We finally made it to Foodland in Sydenham around 12pm after 6 hours of hiking. We set our stuff down on a bench in the park across from it and I went to go buy water, gatorade, and POUTINE! The chip truck beside Foodland was delicious and a much needed treat. Aidan went in to get some more bandaids for his feet.
We took a long lunch break here, laid out the tent fly and our sock to dry, ate our poutine and made the dehydrated spaghetti with tomato sauce. I even took a little nap in the grass. Finally, at 2pm we knew we had to get on the road if we were gonna make it to Gould Conservation before dark.
On the way from Foodland we got back onto some trails that took us to Knowlton Lake with Peter’s Perch. It was such a beautiful lookout and there was a bench which ended up being our second lunch stop. We made tortillas with peanut butter and honey, and watched some cottagers from way up high.
Once we got out of this section of trail we had quite a bit of road walking until gould conservation, and this when the heat really started to get to me. It was 40 with the humidity, no clouds in the sky and no shade in sight. As we walked down the road a nice lady came up her driveway to ask if we were hiking the Rideau Trail and if we needed water.
It was so kind but all of our bottles were filled from Foodland so we declined and kept going. I became super emotional after this because of the heat and started just crying as we walked down the road. We finally found some shade on a super long driveway and decided to take a break there. We drank a bunch of water and Aidan convinced me to keep going.
As I sat there sobbing into my water bottle texting my mom and he was like “you know this sucks, but once we get through it we can say ‘yeah it sucked, but I still made it my bitch'” and so we had a good laugh. I finally got myself together and we continued onto Gould Lake.
We finally made it to Gould Conservation around 630 and when we finally got off of the road and onto a trail, it was completely overgrown and after the first blaze we couldn’t find any others. This was super frustrating so we turned around and went back onto the road and decided we would just walk up to the conservation entrance that way.
After another km or so on the road, we decided to make camp in the forest off to the side on the other side of a hill. There was a swamp and a clearing where we decided to set up camp. We again decided not to eat dinner and just have a protein bar. After a few unsuccessful attempts to hang our food on dead trees, we found one that was good enough… I mean would a bear really come??
Day 3: 16.1km 04B-04G
We had another early start today and got out of our tent at 6am. I again didn’t sleep well, but better than night 1. We heard coyotes (or wolves??) in the distance and lots of animal steps throughout the night that kept us both on high alert. Luckily, our terrible bear hang managed to keep our food safe. It rained again that night, but we kept out shoes closer to the tent so they stayed mostly dry.
We knew it was going to be another hot day but were excited to be on trails for most of it heading into Frontenac park. Starting out the day we continued up the road to the main entrance, and then to the beautiful Gould Lake.
There was a dock and picnic tables, so we had a long breakfast break there (our first hot breakfast on trail!). I made coffee and ramen, and Aidan had tea and ramen. It was so good. We filtered and drank lots of water, and even met a couple dogs that came by. It was a beautiful morning.
Around 9:30 we headed back onto the trail towards Frontenac. We passed our first Mica Mines and had lots of super fun (exhausting) hills and climbs throughout the day. By 11am it was already 30 and 37 with the humidity, luckily we had so much water on trail this day. We took a break every hour to drink water and eat a snack, hiker hunger was finally hitting me.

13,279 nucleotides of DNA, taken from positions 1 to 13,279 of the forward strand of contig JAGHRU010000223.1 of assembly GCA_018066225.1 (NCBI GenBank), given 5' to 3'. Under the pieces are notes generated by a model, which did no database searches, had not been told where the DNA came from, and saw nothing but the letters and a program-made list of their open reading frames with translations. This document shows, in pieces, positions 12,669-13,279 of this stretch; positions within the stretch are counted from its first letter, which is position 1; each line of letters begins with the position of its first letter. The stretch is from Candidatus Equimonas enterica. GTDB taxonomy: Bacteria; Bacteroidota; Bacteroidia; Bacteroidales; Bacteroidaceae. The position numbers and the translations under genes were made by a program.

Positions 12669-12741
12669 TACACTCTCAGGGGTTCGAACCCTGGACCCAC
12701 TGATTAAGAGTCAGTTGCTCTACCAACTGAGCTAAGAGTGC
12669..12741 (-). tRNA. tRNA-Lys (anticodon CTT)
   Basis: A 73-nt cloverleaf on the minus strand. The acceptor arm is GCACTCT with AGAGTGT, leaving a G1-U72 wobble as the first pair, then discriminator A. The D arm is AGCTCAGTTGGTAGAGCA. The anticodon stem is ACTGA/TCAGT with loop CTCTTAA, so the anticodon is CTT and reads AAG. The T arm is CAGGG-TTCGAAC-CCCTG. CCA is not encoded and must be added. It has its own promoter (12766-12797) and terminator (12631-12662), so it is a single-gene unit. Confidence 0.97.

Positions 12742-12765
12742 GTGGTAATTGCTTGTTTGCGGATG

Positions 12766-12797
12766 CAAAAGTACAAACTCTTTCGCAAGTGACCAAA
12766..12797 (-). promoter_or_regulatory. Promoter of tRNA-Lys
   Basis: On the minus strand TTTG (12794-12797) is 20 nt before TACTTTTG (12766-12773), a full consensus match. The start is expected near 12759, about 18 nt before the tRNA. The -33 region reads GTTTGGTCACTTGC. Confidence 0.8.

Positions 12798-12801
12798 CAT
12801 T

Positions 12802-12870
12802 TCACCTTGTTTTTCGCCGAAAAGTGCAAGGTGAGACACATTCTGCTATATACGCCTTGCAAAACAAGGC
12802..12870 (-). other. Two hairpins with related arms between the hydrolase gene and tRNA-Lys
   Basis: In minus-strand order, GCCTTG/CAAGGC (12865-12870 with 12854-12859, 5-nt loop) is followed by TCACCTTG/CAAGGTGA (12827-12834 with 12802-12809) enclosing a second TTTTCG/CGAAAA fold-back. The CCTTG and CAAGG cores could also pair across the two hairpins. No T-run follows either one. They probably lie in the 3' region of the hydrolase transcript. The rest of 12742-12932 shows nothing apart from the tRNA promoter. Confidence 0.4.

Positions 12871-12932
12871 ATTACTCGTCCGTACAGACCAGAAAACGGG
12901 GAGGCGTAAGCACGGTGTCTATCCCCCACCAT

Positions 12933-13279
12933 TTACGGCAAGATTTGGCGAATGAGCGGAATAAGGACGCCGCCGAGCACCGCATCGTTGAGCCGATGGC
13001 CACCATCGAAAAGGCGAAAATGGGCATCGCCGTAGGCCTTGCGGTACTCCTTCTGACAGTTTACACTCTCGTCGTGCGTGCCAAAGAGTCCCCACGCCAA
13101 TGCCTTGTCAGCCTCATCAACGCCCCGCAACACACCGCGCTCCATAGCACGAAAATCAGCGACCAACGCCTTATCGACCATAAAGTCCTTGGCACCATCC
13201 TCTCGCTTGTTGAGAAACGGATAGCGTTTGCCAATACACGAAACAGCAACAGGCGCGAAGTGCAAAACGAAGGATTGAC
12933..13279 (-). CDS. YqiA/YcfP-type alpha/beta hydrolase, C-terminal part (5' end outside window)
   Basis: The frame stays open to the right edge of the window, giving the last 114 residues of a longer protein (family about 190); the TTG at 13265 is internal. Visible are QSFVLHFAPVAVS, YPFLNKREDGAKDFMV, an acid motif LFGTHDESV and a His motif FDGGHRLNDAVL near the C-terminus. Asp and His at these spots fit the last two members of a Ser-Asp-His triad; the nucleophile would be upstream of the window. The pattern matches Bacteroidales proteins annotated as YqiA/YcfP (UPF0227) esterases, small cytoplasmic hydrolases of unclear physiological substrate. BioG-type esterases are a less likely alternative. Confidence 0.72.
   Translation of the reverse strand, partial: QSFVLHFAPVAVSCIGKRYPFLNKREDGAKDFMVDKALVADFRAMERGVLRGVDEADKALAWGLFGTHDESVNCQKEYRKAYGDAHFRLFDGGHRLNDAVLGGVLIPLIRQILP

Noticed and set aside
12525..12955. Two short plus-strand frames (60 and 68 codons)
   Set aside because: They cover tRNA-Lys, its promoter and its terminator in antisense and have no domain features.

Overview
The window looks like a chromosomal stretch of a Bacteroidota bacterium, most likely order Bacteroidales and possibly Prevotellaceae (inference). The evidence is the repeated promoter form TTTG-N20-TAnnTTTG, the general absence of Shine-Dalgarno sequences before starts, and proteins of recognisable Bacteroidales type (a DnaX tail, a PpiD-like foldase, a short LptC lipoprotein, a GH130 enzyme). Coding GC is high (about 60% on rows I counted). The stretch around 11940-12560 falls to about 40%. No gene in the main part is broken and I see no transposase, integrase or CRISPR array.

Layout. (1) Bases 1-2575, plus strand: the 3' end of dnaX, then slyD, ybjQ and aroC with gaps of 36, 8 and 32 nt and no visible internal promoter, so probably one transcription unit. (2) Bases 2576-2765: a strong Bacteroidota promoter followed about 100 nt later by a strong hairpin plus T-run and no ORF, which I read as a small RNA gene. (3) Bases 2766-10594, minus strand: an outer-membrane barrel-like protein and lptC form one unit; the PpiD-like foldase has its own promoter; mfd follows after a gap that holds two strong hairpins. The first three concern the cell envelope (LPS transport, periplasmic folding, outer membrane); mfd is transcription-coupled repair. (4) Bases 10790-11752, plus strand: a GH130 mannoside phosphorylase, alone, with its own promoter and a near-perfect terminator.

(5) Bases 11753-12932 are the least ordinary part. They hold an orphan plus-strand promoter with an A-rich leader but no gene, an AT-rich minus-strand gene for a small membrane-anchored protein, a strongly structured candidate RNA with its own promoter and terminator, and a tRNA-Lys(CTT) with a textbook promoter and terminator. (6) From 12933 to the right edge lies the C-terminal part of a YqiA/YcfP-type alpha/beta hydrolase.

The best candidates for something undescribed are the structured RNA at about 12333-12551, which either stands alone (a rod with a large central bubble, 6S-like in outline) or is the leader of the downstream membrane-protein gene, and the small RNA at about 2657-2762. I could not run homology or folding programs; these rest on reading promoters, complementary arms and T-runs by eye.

There were many nice lookouts in this section and a couple even had benches! Coming up a hill to find a bench at the top is really the best feeling. Leaving Gould Conservation area, we had a bit of road walking to get us to Frontenac Park but we knew we would be passing Frontenac Outfitters where we could hopefully get some gatorade.
The road walking was again brutal in the heat but at least we knew we had water. I kept dreaming that the outfitters would have ice cream or a chip truck or something delicious to give myself motivation to keep pushing on the road. When we finally made it there, they let us fill up our water with their water cooler, and had gatorade for sale. I asked if they happened to also double as an ice cream shop, and unfortunately they did not.
We loitered on their lawn while we drank our Gatorades and then finally headed into Frontenac. The walk up Big Salmon Rd felt like it lasted forever, but it felt so good to finally make it there! They had a vending machine at the park office where, you guessed it, we got more Gatorade. After another long break at the park office we headed to our campsite at Doe Lake.
The trail in Frontenac was very well marked and relatively flat to Gould conservation. There were a few climbs but I knew we were so close to the site so it felt doable. I wanted to make it to camp by 5pm and when I saw it was 4:45, I decided to try and run the last 1.5kms. I jogged and then when it hit 5 I still had a bit to go but made it to camp by 5:12pm.
The sites on Doe Lake are very close together and we had the middle site. There was a nice family on one side and an older couple on the other. As I waited for Aidan to make it to camp (he did not want to run), a young boy from the family called me over to look at the resident snapping turtle in the water.
When Aidan made it to camp we set up the tent, got a clothes line for all of our damp stuff and had a feast. We cooked the dehydrated lentil curry that we made and lots of snacks. We opted to not have a fire since we were too tired to collect wood, but we were able to go for a swim. The water was so refreshing after 3 days of sweat and dirt accumulating on our skin. It felt like a mini shower!
We ended up heading to sleep without the tent fly on and hoped it wouldn’t rain since there was so little ventilation with it on, and we luckily stayed dry all night.
Have you hiked the Rideau Trail or planning to? Let me know in the comments!